The South Shields boy with spina bifida who defied the odds and walked: Meet Carter, the inspirational seven-year-old
Carter Sinclair just loves to defy the odds.
The South Shields seven-year-old was expected to be paralysed from the waist down after being diagnosed with spina bifida.
But Carter has taught himself how to move and his mum has described him as ‘amazing’.
Spina bifida is a condition where a baby's spine and spinal cord do not develop properly in the womb, causing a gap in the spine.
It has left Carter with mobility issues that greatly affect his day-to-day life. He has no movement in his feet.
His ankles and calves are weak. He has to wear splints and mum Sammy Bettley, 33, said: “He was born with spina bifida and they told us he would be paralysed from the waist down.
"But he has got stronger and defied all the odds. He started walking at three-and-a-half years old. He walks with a waddle and it is amazing how much his body has adapted.”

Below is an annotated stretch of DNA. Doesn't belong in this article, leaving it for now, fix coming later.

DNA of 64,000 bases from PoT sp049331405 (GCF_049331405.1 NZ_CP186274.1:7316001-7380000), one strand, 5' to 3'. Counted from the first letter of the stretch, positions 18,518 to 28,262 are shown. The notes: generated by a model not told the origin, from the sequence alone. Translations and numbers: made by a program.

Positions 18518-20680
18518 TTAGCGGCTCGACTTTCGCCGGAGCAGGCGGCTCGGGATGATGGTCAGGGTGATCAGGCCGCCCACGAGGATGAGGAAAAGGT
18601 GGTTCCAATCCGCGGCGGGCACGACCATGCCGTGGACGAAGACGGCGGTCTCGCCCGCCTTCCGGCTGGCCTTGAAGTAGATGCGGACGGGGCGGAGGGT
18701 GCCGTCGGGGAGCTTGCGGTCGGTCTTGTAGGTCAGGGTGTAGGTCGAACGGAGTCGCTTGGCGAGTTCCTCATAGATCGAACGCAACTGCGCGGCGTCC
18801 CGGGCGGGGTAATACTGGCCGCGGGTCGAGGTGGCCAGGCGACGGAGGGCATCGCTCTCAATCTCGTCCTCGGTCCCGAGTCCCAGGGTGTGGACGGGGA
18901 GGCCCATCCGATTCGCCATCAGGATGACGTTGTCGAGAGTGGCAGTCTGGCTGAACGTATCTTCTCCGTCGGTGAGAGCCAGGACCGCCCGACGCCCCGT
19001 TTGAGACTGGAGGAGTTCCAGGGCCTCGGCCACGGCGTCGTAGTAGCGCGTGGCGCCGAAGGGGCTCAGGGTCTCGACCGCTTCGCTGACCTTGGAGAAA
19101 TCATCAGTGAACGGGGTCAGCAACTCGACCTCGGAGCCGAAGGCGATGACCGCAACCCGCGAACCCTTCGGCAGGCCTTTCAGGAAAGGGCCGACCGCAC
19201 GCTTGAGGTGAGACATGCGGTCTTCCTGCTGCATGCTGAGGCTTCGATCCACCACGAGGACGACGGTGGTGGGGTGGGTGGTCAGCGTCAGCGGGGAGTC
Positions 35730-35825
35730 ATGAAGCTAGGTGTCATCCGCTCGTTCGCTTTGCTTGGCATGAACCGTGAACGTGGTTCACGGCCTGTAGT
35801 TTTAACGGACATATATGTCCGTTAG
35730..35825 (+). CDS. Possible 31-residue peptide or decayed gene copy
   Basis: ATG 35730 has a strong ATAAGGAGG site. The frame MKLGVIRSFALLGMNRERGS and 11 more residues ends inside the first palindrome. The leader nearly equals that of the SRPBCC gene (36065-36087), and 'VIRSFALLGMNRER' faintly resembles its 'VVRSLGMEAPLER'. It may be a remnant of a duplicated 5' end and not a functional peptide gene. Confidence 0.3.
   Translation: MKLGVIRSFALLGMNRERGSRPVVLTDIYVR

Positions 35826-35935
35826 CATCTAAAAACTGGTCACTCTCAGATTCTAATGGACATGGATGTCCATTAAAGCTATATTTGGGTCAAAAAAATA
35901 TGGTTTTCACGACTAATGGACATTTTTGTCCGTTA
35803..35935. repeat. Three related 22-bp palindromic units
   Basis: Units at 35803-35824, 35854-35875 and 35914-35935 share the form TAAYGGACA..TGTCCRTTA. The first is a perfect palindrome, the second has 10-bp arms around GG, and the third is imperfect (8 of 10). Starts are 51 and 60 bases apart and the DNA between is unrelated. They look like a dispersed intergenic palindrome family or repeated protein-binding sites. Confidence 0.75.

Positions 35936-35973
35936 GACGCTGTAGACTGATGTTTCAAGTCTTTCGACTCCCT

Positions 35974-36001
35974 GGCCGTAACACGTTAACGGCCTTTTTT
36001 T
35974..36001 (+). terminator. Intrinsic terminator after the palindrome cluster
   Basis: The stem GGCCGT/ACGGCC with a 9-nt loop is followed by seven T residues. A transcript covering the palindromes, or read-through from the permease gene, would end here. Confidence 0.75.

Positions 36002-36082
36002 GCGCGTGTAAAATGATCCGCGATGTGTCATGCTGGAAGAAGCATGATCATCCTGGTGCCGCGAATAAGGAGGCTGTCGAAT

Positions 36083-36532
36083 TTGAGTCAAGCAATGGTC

Carter has battled ever since he was born and Sammy added: “He went through five or six operations in the first three months and a lot of it was on his spine and his brain because of fluid build-up.”
Now, though, Carter is due to have an operation at the Royal Victoria Infirmary in Newcastle as his foot has collapsed inwards.
"It is due to happen soon and he is going to be off his feet for quite a long period of time,” said his mum who works as a senior manager for nurseries in the area.
Carter, who is a pupil at Ridgeway Primary Academy in South Shields, has an ambition to be a movie maker when he is older.
Also in the family is dad Lee Sinclair, 34, a pipe technician, and Carter’s siblings Macie, 12, Lily, 11, and Eliza, four.
The forthcoming operation is another setback for a brave boy who mum described as ‘so loving. He is so friendly’.
In the meantime, he is getting on with life in his own brave style.
And he is doing it with the help of a Great North Runner who went the extra mile to help the South Tyneside youngster.
Thankfully, Eamonn had his own hero to help him.
She came to his rescue and stayed with him until he could walk and she could get him to safety.
Eamonn said after the race: “With Daisy helping to make sure I got help after the fall, I managed to complete the run and raised £1145 for Carter.”
The money will go towards a wheelchair for Carter and Sammy, who works for Eamonn at his nursery business in South Tyneside and Wearside, said: “I am so grateful to Eamonn for doing that.